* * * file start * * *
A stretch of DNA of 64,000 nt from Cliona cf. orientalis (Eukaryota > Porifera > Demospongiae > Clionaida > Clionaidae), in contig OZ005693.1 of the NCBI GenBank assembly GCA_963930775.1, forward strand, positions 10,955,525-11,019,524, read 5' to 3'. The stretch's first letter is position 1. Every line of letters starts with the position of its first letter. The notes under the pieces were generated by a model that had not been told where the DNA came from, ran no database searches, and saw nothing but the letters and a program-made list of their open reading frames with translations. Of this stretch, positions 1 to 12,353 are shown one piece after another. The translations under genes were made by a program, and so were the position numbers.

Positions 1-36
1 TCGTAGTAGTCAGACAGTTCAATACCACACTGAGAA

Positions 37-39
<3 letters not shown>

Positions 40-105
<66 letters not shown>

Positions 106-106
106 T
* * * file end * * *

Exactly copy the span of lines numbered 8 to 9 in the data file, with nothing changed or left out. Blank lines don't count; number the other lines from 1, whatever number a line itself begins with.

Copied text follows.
Positions 106-106
106 T